The preference curves can take different forms; some examples are given in Figure 4.6. The ‘curve’ can take the form of a straight line, a concave or convex form or a parabola.

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minp # # # # # 0 0 future 0 current #max #min plac p # 0 # # # 0 0 future 0 current #max #min ‐20 0 20 40 60 80 100 120 0 20 40 60 80 100 120 pref erence  score  [‐] [unit] ‐20 0 20 40 60 80 100 120 0 20 40 60 80 100 120 pref erence  score  [‐] [unit] ‐20 0 20 40 60 80 100 120 0 50 100 150 pref erence  score  [‐] [unit] 0 20 40 60 80 100 120 0 20 40 60 80 100 120 pref erence  score  [‐] [unit] (x0,y0) (x1,y1) (x2,y2) (x0,y0) (x1,y1) (x2,y2) (x0,y0) (x1,y1) (x2,y2) (x0,y0) (x1,y1) (x2,y2)

FIG. 4.6 Examples of preference curves

Proof of concept PAS steps

In the next part the third stage ‘deriving a solution’ of the operations research project as discussed in paragraph 4.1 for the steps is addressed. “In order to evaluate this new PAS procedure a case simulation is generated based on the prototype Public Real Estate system for the municipality of Rotterdam.

Step 1: Specifying the decision variable(s)

The following six decision variables for the specified stakeholders within this municipality are used. (1) Policymaker: the percentage of buildings within the (new) portfolio serving societal goals. (2) Policymaker: the percentage of buildings within the (new) portfolio having an overall preference rating of 40 or more on the criterion ‘user satisfaction’34. (3) Technical manager: the percentage of buildings within the

(new) portfolio having an overall preference rating of 40 or more on the criterion ‘technical state’. (4) Asset manager The percentage of buildings within the (new)

34 Note that within this procedure preference is rated at an object and portfolio level. For example, ‘user satisfaction’ is rated on object level. The percentage of buildings within the (new) portfolio having an overall preference rating of 40 or more on the criterion ‘user satisfaction’ is rated on a portfolio level.

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portfolio for which the rent covers the cost. (5) Users: The gross floor area of the (new) portfolio and (6) Policymakers: The additional yearly rent due to renovation.

Step 2: the decision maker’s preferences for each decision variable

Table 4.4 shows for each decision variable value the 3 points that relate decision variable values to preference ratings. These 3 points define a Lagrange curve (Figure 4.7). [Note this an be related to object level or to portoflio level].

future current 0 20 40 60 80 100 120 0 20 40 60 80 100 120 pref erence  score  [‐] percentage of buildings within the   (new) portfolio serving societal goals (x0,y0) (x1,y1) (x2,y2)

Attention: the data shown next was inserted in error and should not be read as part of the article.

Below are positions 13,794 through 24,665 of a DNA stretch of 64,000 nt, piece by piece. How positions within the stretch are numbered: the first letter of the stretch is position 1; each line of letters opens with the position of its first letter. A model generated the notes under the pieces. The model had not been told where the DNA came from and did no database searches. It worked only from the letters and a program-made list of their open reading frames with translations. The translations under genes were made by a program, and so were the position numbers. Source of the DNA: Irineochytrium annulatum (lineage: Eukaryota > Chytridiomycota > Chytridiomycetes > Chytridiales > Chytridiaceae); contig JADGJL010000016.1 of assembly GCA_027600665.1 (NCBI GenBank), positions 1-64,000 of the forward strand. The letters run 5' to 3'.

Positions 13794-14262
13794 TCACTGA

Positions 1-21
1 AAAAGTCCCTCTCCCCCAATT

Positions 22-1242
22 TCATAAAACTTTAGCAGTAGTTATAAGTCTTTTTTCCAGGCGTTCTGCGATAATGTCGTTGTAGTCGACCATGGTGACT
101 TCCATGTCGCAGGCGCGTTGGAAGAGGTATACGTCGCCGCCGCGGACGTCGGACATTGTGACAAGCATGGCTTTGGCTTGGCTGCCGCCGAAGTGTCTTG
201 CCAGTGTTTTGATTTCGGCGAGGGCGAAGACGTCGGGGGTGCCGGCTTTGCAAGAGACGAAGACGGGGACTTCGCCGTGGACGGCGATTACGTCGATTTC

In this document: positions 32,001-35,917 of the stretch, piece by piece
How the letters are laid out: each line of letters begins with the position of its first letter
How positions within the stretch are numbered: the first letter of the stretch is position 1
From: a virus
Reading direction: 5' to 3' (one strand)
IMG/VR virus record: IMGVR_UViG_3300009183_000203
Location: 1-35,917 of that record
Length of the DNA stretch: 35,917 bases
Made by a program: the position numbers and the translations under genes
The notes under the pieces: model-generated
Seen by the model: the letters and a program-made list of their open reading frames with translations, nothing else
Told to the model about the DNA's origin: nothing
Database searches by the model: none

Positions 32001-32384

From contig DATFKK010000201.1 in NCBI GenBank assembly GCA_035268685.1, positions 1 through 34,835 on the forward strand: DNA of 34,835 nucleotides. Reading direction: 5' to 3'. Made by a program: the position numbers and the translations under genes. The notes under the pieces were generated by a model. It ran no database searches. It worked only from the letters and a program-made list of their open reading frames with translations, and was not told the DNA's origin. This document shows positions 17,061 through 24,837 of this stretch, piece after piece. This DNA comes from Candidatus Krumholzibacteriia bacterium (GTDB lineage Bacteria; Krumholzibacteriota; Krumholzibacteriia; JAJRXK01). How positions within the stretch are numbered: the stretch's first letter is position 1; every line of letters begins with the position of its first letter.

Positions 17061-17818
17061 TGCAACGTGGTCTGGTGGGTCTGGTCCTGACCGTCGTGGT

FIG. 4.7 Lagrange curve relating preference rating to percentage of buildings within the portfolio serving societal goals Note adapted from Arkesteijn & Binnekamp, 2013, p. 96

TABLE 4.4 Decision variables and associated decision maker’s preference ratings Note adapted from Arkesteijn & Binnekamp, 2013, p. 96

Decision variables Bottom

reference (x0,y0) Top reference (x1,y1) Intermediate reference (x2,y2 ) 1 Percentage of buildings serving

societal goals

100,100 40,0 80,50

2 Percentage of buildings scoring ≥40 on user satisfaction

100,100 0,0 50,70

3 Percentage of buildings scoring

≥40 on technical state 100,100 20,0 50,60

4 Percentage of buildings for which

rent covers costs 100,100 0,0 50,60

5 Gross floor area 1628,0 1794,0 1709,100

6 Additional yearly rent due to

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Step 3: Assigning decision maker’s weight to each decision variable

Table 4.5 shows for each decision variable value the weight assigned by the

associated decision maker.

TABLE 4.5 Decision variables and assigned decision maker’s weights Note from Arkesteijn & Binnekamp, 2013, p. 97

Decision variables weights

1 Percentage of buildings serving societal goals 10

2 Percentage of buildings scoring ≥40 on user satisfaction 10

3 Percentage of buildings scoring ≥40 on technical state 10

4 Percentage of buildings for which rent covers costs 10

5 Gross floor area 40

6 Additional yearly rent due to renovation interventions 20

Step 4: Determining the design constraints

For this experiment no design constraints are used.

Step 5: Generating all design alternatives

In this experiment the portfolio consists of 15 buildings and 3 interventions (remove, keep, and renovate). Of each building information relating to each decision variable is known. No design constraints are used, this means all design alternatives are considered feasible.” Arkesteijn and Binnekamp (2013, pp. 95-97).